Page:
A Survival Guide for Today’s Market

Risk is unusually high these days. Investors can either be paralyzed by uncertainty…or seize the long-term opportunities that volatility creates. We believe the key to choosing the latter path is updating five long-standing investing precepts for today’s tough times.

Add a dynamic edge to your strategic asset allocation. Tailoring your strategic allocation—the long-term mix of stocks, bonds, and other investments—to your objectives remains the most important determinant of your long-run investment success. But that doesn’t mean you should adhere rigidly to your strategic allocation when markets become excessively volatile. At such times, it makes sense to benefit from a dynamic process geared to adjust your exposure to risky assets. Calibrating your portfolio’s risk level to the prevailing market conditions in the short run can mitigate extreme outcomes and keep you closer to the portfolio risk level you chose, all without sacrificing return potential. That will help keep you on track to achieving your long-term plan. 

Bonds are still the traditional counterweight against equity risk—but they’re poised to post lower returns in the period ahead. High-quality intermediate-term bonds are still your portfolio’s anchor to windward: your best insulation against stock volatility. But with interest rates near historical lows, it’s likely that rates will rise in time, cutting into bond values. And so after a decades-long bull bond market, this is a time to adjust expectations and anticipate lower returns. Indeed, we project only a one-in-three chance of bonds beating inflation over the next 10 years. Nonetheless, most investors are adding to their bond and cash portfolios. Our advice is, don’t follow the herd. Instead, determine the stock/bond allocation that gives you the return you require at a risk level that you can withstand.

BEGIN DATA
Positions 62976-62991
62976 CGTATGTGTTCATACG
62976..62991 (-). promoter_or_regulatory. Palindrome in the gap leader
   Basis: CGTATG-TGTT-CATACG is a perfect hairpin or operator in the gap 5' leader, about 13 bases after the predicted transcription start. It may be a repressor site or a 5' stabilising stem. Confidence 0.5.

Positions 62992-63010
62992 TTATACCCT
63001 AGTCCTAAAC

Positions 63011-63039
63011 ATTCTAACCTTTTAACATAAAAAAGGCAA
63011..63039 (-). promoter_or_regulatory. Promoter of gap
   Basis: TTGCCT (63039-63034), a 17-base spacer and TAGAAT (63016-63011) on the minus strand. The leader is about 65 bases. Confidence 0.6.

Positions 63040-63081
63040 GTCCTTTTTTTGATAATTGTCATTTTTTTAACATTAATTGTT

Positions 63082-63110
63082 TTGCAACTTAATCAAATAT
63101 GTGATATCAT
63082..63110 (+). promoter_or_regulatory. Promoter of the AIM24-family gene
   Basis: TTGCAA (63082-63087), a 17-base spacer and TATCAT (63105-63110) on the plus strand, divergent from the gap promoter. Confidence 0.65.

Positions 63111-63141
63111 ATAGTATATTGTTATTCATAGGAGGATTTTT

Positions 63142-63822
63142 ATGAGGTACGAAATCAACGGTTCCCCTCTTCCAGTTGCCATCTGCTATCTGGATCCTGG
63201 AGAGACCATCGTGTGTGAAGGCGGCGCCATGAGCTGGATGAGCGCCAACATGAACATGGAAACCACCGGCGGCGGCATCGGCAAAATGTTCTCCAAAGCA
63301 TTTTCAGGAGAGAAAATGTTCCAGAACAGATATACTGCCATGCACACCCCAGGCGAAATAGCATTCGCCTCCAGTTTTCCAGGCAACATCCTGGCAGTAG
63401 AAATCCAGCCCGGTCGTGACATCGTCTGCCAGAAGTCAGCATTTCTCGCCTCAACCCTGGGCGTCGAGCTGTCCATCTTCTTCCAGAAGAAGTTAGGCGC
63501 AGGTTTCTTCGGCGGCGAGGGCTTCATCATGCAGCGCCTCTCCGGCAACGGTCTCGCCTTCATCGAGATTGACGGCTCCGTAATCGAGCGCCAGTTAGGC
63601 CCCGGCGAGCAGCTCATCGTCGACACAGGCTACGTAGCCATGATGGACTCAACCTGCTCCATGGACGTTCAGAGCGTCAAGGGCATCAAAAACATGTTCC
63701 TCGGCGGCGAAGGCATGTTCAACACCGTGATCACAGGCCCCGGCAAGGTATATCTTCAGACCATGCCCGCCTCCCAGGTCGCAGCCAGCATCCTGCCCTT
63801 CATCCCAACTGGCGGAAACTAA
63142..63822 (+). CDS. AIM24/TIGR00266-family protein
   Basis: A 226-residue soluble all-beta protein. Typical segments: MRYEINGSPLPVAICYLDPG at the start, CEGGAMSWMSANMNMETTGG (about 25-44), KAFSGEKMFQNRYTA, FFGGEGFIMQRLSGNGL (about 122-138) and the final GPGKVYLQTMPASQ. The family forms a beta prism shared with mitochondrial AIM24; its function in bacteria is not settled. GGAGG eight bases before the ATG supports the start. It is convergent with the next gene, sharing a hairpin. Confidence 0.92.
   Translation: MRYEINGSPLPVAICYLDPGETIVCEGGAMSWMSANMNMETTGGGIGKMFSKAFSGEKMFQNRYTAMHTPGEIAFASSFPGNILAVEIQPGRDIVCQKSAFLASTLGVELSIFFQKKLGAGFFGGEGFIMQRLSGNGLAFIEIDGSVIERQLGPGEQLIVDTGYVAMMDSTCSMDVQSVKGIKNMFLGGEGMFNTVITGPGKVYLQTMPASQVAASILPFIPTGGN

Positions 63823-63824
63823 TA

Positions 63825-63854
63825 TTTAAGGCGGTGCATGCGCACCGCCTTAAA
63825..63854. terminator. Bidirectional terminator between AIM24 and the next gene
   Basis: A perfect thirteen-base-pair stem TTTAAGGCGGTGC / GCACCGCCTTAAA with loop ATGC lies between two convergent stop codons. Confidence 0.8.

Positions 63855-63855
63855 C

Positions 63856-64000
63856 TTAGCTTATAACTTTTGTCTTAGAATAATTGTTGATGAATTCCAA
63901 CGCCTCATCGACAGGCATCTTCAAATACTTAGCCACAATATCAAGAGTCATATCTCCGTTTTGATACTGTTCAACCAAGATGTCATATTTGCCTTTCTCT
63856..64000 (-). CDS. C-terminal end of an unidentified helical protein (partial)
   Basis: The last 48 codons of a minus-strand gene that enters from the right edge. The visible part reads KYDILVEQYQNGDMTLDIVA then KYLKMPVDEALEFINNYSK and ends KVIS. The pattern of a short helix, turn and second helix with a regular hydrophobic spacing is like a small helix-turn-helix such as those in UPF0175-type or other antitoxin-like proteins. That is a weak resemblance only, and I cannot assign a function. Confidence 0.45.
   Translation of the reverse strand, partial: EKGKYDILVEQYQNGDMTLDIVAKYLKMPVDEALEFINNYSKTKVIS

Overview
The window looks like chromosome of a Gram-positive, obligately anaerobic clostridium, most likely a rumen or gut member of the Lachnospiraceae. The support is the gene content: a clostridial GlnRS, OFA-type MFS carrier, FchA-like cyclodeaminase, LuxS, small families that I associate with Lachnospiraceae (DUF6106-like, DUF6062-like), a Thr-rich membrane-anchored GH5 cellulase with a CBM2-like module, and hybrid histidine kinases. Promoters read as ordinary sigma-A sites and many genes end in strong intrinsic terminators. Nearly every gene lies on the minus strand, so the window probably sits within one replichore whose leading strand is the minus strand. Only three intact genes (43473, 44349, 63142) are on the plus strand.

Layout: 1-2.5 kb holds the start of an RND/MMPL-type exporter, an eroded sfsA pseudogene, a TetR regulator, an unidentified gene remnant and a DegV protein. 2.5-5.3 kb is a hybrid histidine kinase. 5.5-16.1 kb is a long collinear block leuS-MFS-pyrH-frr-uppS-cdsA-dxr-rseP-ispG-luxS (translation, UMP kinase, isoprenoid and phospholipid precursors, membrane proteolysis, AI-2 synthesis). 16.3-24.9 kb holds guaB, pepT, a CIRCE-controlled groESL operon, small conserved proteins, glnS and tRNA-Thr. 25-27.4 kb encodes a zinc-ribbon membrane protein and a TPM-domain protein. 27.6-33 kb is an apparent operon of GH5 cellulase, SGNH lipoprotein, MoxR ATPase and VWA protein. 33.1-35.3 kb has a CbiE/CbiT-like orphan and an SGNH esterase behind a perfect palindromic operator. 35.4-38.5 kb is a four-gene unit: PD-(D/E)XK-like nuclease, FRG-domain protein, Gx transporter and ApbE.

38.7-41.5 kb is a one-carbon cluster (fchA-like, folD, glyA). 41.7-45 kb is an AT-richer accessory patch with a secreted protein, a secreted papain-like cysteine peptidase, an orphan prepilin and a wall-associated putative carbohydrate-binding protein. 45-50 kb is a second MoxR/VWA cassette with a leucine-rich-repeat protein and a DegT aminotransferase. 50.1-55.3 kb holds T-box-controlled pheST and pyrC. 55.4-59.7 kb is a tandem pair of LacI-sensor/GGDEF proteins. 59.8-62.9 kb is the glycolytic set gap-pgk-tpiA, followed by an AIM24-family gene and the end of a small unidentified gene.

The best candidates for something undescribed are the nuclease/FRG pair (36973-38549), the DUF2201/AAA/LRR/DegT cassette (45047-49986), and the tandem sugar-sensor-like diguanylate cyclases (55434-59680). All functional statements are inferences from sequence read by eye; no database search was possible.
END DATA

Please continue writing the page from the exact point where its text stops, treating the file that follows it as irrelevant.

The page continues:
Diversify your stock strategies by time horizon . We’ve all been schooled in the virtues of stock diversification by investment style, geography, and capitalization size. Important as those dimensions are, there’s a fourth dimension that is especially important today: time horizon. Some equity strategies, such as deep value and aggressive growth, tend to pay off in the long term. Other strategies, such as high-dividend or low-volatility stocks, pay off when short-term uncertainty in the markets makes investors uneasy. When the market is focused on the here and now, as it is currently, your portfolio should complement its longer-horizon holdings with exposure to shorter-horizon strategies. Don’t give up on those longer-horizon strategies, though: They will thrive when the market again takes account of future earnings potential.